Easy Slow Cooker Green Lentil Soup

IMG_0757

Lentil soup has been on my mind for the past couple months. For some reason, the thought of cooking lentils was intimidating, since my family didn’t eat them growing up and I was never taught how to cook them. To my delight, an article showed up in my email inbox entitled, “Lentil Soup Without a Recipe”. This was just the motivation I needed to start thinking about actually making this soup. While cooking soup on the stove-top is my usual go-to cooking method, I wanted to use my slow cooker to be able to leave it alone and bring that heavenly homemade soup aroma into my apartment while I worked. After browsing a few recipes, I was confident I’d be able to conjure up the exact soup I was longing for. I must admit, this was one of the easiest recipes and requires minimal prep. Feel free to experiment with adding your favorite vegetables and spices!

Easy Slow Cooker Green Lentil Soup

Inspired by Food 52 and these two recipes

Ingredients:

4 cups water

4 cups vegetable broth

2 cups green lentils, rinsed

1 sweet potato peeled and chopped

3 carrots peeled and chopped

3 ribs of celery, chopped

1/2 large yellow onion, chopped

3 cloves garlic, minced

2 bay leaves

1 1-inch piece fresh ginger, peeled, finely grated

1 teaspoon dried thyme

1 teaspoon cumin

Salt and pepper to taste

1-2 bunches kale, washed and chopped

3 tablespoons fresh Italian parsley

Directions:

Add all ingredients to slow cooker except for kale and Italian parsley. Wait to add these until the last 10 minutes before serving. Set heat at low if heating for 7-8 hours, or set at high if heating for 4-5 hours. Serve warm with your favorite crusty bread or a dollop of plain Greek yogurt and fresh cilantro!

IMG_0776

Food for thought: Which is your favorite color lentil to cook with?

Advertisements

Post-semester Raleigh Staycation

My first week/weekend free in months. What does a girl do? Celebrate of course!

IMG_0268Bida Manda – Raleigh, with the lovely ladies I spent the semester with

IMG_0279Trampled by Turtles Concert- an awesome experience reflecting on the time since I first saw these guys at Waterfront Bar at UW-Stout to where I am today

IMG_0283Pretty happy with this homemade lunch creation

IMG_0325Indulging at Raleigh Brewing with good friends, Katie & Tara and my love, Michael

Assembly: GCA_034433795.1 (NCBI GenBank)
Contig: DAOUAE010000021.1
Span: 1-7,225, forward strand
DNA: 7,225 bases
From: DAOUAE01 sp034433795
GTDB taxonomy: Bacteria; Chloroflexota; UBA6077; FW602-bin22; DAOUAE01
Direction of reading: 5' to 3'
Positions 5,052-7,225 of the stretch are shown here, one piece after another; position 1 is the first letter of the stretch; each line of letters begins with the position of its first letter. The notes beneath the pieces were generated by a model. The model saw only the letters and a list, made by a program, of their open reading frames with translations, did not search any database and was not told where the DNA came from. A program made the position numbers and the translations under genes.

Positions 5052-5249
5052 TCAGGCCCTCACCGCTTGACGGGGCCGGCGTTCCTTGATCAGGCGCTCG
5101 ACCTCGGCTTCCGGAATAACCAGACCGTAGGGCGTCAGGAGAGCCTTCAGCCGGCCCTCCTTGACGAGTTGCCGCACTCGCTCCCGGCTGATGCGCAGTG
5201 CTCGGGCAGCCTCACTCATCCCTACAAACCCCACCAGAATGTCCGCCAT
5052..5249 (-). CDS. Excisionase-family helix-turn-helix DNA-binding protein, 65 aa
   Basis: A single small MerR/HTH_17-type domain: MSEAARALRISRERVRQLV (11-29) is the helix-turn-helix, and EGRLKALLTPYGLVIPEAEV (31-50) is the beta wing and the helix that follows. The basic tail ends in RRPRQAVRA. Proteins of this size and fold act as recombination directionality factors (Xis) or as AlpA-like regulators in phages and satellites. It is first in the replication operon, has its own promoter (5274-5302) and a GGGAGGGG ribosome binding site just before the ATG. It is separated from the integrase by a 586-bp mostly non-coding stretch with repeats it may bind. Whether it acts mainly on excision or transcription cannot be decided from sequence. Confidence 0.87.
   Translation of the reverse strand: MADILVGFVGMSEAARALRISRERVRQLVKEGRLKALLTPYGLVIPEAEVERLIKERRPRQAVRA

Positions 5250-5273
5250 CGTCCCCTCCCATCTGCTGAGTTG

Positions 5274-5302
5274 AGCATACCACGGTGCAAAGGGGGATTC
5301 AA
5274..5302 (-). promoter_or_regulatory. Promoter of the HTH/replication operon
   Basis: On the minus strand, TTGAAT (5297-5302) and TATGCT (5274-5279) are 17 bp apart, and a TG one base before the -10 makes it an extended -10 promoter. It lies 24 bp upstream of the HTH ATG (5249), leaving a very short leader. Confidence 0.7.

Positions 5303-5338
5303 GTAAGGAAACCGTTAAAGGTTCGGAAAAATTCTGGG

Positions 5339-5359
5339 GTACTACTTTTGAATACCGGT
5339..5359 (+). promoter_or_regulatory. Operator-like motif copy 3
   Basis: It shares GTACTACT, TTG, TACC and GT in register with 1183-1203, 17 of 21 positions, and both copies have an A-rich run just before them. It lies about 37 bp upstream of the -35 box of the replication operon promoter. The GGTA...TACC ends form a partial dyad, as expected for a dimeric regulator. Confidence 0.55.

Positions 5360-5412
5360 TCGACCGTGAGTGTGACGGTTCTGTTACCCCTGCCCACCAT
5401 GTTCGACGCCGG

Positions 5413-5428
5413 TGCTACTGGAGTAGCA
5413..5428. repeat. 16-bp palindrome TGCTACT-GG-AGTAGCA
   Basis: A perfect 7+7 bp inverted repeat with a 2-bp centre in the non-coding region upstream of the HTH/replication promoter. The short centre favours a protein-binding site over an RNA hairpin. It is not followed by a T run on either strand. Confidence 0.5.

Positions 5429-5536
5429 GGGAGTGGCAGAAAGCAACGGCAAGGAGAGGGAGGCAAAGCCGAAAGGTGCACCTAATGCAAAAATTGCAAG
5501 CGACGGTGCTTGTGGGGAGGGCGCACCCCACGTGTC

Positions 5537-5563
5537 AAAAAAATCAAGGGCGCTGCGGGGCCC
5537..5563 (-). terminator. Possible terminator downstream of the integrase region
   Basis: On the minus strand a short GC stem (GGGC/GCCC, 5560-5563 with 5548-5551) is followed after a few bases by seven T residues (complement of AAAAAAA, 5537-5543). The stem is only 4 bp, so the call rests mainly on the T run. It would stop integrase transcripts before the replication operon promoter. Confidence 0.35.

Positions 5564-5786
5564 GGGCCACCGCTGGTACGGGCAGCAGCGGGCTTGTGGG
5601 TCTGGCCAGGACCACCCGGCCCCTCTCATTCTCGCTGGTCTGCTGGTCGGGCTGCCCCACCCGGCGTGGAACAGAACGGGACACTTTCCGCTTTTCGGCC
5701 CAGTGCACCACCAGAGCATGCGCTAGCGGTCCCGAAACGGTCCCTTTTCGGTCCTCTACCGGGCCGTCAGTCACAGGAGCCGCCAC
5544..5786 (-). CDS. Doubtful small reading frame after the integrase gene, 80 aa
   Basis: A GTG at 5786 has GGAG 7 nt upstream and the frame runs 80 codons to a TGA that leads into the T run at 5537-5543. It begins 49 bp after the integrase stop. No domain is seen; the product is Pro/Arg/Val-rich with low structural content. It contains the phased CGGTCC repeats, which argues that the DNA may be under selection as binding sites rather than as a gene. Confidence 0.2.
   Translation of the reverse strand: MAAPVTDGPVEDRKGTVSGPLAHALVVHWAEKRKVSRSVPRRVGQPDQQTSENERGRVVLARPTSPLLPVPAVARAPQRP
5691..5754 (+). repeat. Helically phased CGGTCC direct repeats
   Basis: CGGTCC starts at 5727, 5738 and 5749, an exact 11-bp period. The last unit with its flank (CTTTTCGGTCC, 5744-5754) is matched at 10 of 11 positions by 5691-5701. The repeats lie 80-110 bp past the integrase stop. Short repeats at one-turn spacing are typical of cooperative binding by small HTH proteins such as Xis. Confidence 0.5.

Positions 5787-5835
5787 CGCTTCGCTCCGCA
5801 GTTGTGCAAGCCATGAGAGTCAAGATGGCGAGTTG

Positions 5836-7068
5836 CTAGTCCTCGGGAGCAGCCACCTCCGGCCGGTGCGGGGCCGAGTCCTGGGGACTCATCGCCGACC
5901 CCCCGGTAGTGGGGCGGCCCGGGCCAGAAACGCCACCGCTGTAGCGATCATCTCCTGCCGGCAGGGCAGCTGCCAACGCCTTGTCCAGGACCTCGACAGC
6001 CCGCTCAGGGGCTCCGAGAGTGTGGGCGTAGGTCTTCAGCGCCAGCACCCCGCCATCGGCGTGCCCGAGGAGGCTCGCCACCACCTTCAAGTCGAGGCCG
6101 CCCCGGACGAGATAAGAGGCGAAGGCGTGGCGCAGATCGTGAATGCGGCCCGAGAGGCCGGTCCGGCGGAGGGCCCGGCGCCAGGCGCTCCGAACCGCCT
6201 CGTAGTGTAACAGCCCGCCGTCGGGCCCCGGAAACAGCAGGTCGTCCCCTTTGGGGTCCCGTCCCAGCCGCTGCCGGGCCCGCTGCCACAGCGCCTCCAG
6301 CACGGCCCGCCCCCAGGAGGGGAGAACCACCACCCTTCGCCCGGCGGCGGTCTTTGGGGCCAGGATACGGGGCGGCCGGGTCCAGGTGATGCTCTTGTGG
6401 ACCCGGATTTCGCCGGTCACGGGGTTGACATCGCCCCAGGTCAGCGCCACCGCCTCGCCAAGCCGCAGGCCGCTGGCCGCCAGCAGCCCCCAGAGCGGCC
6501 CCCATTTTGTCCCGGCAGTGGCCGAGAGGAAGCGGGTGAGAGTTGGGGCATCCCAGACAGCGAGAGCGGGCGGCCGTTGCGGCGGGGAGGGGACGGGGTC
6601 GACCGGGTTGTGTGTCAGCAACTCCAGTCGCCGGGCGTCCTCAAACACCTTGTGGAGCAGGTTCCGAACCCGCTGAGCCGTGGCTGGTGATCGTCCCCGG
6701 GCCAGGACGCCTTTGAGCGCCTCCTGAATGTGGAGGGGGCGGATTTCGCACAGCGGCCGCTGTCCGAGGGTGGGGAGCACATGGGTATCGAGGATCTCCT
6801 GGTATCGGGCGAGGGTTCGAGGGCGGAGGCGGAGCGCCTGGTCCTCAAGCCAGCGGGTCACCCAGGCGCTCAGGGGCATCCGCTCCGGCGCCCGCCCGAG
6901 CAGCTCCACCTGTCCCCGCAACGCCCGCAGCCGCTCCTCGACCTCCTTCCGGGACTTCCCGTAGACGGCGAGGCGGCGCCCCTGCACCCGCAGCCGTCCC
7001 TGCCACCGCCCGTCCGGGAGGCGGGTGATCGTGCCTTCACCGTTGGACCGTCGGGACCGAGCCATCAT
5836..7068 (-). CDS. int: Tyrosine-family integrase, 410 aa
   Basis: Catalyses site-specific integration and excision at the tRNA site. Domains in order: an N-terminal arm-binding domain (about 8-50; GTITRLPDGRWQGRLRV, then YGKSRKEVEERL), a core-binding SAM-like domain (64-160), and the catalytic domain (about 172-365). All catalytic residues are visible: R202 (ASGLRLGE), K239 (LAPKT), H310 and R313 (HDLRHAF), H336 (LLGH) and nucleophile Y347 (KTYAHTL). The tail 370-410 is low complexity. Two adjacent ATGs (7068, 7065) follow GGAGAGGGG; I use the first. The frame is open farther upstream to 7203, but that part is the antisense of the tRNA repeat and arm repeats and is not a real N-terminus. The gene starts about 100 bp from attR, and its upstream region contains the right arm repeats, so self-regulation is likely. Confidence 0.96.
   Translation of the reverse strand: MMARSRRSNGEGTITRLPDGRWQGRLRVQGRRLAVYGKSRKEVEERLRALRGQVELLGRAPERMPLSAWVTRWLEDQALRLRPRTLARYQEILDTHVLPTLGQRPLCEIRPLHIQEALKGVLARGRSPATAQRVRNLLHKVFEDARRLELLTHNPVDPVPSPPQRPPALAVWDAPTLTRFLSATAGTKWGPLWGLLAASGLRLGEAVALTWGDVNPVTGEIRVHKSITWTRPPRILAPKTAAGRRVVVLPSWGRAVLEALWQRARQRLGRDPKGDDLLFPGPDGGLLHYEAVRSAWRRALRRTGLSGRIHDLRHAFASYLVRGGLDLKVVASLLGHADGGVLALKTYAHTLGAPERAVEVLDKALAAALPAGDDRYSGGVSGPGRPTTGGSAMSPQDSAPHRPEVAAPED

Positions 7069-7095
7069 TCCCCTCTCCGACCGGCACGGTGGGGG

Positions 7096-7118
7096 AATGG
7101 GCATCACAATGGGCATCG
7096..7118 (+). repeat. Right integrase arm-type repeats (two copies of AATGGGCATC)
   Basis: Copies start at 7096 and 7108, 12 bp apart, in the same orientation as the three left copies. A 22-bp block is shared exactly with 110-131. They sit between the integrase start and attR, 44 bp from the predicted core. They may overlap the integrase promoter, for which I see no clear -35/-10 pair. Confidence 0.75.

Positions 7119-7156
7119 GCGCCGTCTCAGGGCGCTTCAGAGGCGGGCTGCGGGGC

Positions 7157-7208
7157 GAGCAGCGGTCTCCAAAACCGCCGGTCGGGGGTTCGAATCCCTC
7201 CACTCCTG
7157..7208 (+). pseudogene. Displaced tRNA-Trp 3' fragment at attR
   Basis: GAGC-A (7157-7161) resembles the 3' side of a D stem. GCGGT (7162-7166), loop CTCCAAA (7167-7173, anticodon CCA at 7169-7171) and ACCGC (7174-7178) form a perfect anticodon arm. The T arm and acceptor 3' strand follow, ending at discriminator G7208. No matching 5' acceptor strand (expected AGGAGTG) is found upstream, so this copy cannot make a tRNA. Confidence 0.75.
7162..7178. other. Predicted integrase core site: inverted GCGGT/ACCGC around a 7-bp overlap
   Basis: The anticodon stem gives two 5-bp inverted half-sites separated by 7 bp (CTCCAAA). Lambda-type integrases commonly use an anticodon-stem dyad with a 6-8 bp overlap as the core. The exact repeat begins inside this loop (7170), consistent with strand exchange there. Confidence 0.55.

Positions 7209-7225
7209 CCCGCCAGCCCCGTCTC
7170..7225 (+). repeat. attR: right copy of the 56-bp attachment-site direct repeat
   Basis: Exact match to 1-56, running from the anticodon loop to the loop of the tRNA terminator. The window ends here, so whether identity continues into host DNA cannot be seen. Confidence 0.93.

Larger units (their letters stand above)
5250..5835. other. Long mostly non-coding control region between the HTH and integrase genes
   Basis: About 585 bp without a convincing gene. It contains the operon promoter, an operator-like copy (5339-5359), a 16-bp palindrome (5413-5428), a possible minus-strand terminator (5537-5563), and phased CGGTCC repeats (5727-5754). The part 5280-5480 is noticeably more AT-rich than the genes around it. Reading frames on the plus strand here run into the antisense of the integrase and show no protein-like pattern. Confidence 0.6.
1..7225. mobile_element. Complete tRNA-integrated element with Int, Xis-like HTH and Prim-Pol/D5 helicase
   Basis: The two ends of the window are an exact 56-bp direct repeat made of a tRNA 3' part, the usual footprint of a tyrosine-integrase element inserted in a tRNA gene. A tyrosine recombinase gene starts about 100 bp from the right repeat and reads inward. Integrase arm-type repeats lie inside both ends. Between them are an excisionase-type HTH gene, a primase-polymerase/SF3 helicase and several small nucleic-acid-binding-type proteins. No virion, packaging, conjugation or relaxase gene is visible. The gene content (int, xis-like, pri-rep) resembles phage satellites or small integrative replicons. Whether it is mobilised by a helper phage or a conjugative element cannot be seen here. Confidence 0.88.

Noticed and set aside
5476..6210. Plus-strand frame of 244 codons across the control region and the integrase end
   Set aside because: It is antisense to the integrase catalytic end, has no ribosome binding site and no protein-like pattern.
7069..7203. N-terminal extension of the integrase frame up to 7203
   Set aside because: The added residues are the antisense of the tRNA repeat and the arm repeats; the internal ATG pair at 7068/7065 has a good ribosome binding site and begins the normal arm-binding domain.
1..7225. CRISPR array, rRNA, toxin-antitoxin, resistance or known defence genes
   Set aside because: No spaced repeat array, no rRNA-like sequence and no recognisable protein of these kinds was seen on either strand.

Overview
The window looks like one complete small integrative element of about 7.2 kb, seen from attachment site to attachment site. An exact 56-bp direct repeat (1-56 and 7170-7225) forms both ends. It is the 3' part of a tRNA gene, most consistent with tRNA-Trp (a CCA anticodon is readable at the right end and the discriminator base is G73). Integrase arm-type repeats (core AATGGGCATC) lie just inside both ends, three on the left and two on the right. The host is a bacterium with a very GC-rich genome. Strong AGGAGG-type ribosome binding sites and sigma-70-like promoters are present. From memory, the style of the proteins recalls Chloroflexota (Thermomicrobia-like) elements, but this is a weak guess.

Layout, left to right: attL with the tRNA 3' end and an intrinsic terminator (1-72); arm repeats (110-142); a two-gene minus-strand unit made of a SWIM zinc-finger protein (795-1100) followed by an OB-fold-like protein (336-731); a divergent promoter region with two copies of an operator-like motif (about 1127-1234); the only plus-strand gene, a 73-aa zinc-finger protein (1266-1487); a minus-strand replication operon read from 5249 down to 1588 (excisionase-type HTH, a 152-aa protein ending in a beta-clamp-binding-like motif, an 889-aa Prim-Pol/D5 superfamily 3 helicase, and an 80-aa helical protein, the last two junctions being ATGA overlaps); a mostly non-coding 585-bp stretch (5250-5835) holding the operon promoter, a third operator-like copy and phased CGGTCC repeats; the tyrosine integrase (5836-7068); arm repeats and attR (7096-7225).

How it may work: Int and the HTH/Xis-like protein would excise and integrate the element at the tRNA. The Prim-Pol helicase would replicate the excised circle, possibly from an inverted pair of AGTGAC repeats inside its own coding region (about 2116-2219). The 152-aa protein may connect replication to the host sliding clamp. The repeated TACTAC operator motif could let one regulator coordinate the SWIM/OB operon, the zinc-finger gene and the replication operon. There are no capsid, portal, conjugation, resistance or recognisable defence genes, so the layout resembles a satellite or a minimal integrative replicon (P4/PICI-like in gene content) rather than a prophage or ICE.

Took advantage of the brilliant sunshine & 57 degree day at the North Carolina Museum of Art-Museum Park.

IMG_0289Received new Christmas ornaments from mom and dad!

Enjoyed another gorgeous day hiking at Umstead State Park with my love. Incredible lunch at La Farm Bakery.

Putting into practice what I learned in Food and Society…indulging in food from past memories of home- WI and embracing new memories of home here in NC with chocolate from Escazu, Raleigh.

Couldn’t have asked for a better way to end the semester ūüôā

Exploring Southern Foodways with John T. Edge

It’s not everyday that an aspiring food writer has the opportunity to learn from a distinguished Southern food writer such as John T. Edge. Opportunities like this one leads me to believe that the path that I’m on is where I’m suppose to be. The Masters of Nutrition Program at Meredith College has opened up so many doors in the last four years, and continues to. Last Monday night I had the privilege to be in a room full of nutrition grad students and listen to John T.’s journey in becoming an iconic Southern food writer.

045

John T. began by giving us a brief explanation how his Southern roots gave him the inspiration to change careers and earn a Master’s Degree in Southern Studies. This has allowed him to write about the South’s identity around food. Topics such as farming cash crops, race, poverty and power are near to John T., as his work for the Southern Foodways Alliance documents and educates about Southern foodways. Thinking about food in new ways and distinguishing food and place are crucial aspects when telling the story of the South.